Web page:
Behind them, the men following shouted to one another, some orders and some responses. “We need her alive!” These last words were spoken in heavily accented English, as by a Scotsman. If the words hadn’t rung clear, Anna could have convinced herself she’d misheard them, but as it was, her throat closed. She couldn’t think why Scots had ventured this far south seeking to capture her, but it was hardly the time to inquire. She had to get away.
At first, Anna had hoped—if she’d hoped anything at all—that she could lose herself in the fog, but as she glanced back to see how close the riders were, she was terrified to find them only forty yards behind her. Anna had to assume her men were dead. She was incredibly grateful that, unlike the last time she’d been abducted, Cadell was safe in his own bed.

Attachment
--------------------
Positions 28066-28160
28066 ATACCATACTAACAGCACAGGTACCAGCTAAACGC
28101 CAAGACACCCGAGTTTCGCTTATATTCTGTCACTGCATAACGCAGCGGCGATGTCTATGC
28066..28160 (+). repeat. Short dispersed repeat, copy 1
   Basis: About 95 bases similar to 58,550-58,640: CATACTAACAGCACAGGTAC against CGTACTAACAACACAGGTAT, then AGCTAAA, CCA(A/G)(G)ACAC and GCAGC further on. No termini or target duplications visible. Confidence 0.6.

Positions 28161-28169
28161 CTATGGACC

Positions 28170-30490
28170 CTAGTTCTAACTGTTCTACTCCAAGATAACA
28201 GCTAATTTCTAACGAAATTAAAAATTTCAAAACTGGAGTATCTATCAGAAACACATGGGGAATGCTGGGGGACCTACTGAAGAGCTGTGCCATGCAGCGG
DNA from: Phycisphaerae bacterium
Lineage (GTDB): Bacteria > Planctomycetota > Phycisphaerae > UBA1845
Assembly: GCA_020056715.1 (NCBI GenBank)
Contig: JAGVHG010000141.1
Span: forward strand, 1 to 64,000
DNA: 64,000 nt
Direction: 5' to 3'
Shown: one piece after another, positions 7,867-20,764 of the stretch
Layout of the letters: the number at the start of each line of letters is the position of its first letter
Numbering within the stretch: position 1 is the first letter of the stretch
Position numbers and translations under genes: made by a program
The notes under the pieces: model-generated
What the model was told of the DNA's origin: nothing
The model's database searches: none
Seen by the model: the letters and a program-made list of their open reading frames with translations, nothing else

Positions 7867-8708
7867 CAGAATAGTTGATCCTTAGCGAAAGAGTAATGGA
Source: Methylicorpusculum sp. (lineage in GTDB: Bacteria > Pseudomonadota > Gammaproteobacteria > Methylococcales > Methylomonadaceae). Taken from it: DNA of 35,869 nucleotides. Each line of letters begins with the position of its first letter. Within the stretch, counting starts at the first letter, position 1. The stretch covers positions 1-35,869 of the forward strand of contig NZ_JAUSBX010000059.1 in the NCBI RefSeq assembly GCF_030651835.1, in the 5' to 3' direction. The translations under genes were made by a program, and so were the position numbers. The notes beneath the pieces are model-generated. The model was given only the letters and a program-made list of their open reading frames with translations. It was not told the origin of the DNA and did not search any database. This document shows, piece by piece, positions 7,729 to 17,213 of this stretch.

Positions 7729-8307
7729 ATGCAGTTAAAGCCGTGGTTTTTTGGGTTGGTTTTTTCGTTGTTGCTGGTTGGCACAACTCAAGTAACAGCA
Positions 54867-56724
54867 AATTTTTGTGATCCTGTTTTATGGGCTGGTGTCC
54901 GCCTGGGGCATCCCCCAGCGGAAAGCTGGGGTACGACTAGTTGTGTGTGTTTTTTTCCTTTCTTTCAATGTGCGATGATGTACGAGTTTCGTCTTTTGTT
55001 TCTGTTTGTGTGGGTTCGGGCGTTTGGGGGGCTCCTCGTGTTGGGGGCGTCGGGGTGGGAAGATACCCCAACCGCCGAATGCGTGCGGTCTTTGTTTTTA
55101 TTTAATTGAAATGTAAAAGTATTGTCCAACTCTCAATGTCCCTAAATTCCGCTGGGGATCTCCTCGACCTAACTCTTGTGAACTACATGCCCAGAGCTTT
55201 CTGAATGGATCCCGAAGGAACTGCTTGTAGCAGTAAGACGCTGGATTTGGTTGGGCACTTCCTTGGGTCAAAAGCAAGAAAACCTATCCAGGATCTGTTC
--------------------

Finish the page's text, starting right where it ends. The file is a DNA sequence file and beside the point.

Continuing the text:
“We have to split up!” Anna said to Mair as the other midwife came abreast. “They want me, not you. I need you to make your way to the castle!”
“I can’t leave you!” Mair’s voice was high and frightened.
“You can, and you will!” She motioned to Mair once again to confirm the order, but Mair had already obeyed, breaking to the left down a track Anna hadn’t noticed, or she might have taken it herself.
Which left Anna alone with her pursuers.
She glanced back once again. The men were gaining, which was no surprise, given their skill versus hers. On the other hand, Anna was a good hundred pounds lighter than any of the oncoming men, not necessarily because she was so much smaller, though she might be, but because they were in full armor. Even if her horse wasn’t fast, Anna had an inkling of hope his greater endurance might save her.